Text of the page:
Sonnet LXXVII“Thy glass will show thee how thy beauties wear, Thy dial how thy precious minutes waste; The vacant leaves thy mind’s imprint will bear, And of this book this learning may thou taste. The wrinkles which thy glass will truly show, Of mouthed graves will give thee memory; Thou by thy dial’s shady stealth mayst know Time’s thievish progress to eternity. Look, what thy memory cannot contain, Commit to these waste blanks, and thou shalt find Those children nurs’d, deliver’d from thy brain, To take a new acquaintance of thy mind. These offices, so oft as thou wilt look, Shall profit thee, and much enrich thy book.”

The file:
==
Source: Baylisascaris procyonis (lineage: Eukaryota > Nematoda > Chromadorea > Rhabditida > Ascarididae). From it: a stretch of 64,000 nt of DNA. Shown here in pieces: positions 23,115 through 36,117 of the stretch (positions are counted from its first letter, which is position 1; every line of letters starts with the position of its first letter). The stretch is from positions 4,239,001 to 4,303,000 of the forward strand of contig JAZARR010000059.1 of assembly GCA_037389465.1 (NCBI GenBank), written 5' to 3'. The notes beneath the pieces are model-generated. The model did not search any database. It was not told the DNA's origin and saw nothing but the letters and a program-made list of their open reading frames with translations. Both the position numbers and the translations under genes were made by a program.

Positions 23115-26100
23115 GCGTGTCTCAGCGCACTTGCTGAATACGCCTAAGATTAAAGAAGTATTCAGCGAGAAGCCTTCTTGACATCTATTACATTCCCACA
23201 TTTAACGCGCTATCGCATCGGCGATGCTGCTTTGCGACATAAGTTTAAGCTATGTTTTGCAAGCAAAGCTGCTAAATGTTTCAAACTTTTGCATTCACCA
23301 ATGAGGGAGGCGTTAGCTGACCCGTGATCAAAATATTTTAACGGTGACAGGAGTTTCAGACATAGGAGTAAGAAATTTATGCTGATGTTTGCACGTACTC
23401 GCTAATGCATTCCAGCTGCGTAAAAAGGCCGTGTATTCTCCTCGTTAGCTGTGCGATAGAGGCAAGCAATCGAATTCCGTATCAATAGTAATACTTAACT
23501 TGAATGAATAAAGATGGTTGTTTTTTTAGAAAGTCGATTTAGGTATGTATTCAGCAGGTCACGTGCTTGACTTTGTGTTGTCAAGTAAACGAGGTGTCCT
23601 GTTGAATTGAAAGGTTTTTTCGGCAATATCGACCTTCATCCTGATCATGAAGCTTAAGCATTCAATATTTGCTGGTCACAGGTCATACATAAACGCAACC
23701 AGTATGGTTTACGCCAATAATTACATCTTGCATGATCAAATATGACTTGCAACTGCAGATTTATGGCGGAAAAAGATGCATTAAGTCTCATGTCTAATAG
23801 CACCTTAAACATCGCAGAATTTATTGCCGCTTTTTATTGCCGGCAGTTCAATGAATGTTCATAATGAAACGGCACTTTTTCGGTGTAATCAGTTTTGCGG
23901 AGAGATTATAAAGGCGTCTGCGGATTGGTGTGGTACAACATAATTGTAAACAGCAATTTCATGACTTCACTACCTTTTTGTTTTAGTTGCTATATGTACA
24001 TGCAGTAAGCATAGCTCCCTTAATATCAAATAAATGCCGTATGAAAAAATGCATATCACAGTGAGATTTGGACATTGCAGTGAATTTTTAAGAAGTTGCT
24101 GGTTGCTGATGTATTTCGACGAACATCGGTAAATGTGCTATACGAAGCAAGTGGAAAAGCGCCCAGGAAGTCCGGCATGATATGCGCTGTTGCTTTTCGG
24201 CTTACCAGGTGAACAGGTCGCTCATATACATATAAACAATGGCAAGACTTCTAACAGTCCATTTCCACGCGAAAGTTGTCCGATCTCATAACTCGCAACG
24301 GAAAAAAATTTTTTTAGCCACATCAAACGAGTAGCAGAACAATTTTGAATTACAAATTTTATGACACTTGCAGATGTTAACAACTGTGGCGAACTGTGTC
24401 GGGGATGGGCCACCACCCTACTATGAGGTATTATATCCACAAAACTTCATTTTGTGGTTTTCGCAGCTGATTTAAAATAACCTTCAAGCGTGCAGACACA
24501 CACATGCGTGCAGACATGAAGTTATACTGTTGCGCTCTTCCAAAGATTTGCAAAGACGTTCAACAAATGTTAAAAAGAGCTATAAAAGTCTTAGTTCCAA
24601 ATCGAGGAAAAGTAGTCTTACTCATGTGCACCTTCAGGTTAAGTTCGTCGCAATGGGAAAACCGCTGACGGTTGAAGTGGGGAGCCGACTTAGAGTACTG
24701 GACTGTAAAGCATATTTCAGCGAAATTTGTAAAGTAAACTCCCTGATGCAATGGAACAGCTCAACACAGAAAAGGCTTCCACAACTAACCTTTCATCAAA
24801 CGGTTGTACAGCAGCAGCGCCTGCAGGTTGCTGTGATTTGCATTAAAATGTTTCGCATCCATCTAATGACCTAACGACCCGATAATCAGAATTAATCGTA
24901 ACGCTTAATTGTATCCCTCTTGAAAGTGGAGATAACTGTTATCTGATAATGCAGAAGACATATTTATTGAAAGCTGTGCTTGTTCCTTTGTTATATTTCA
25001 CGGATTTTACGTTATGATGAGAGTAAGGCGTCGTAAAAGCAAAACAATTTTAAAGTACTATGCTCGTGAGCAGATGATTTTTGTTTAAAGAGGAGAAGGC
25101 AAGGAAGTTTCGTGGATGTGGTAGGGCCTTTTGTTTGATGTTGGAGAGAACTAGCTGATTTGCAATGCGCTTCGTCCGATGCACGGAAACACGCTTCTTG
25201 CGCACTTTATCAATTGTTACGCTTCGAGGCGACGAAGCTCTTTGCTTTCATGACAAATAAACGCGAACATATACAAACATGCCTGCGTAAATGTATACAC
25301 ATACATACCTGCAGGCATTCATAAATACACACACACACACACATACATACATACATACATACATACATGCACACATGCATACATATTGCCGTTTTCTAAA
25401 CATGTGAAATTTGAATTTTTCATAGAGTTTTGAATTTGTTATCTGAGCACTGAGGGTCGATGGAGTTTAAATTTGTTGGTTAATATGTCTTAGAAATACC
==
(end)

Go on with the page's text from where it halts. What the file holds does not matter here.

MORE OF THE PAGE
Those “in the know” believe this sonnet was inscribed in a book with blank leaves.
Put it at the top of your own blank page for inspiration.
Happy day after the great Shakes Day!!
6 responses to “Shakespeare – Sonnet for Writers”
I have that same, big, fat leatherbound Shakespeare edition. When I’m not reading it, I’m smelling the cover. Does this make me peculiar?
No, that doesn’t make you peculiar—–Other things make you peculiar. Snort! I feel like one of those old geezers sitting in the box seats, watching the Muppet Show.
Thanks for this inspiration from the master! I needed it today.
I’m wondering whether the expression, “no great shakes,” refers to Shakespeare. OR do you think it started somewhere along the San Andreas fault?
I vote for the San Andreas fault, although there are other unprintable visions that come into my mind at the term . . . 🙂
LOL, yes indeed!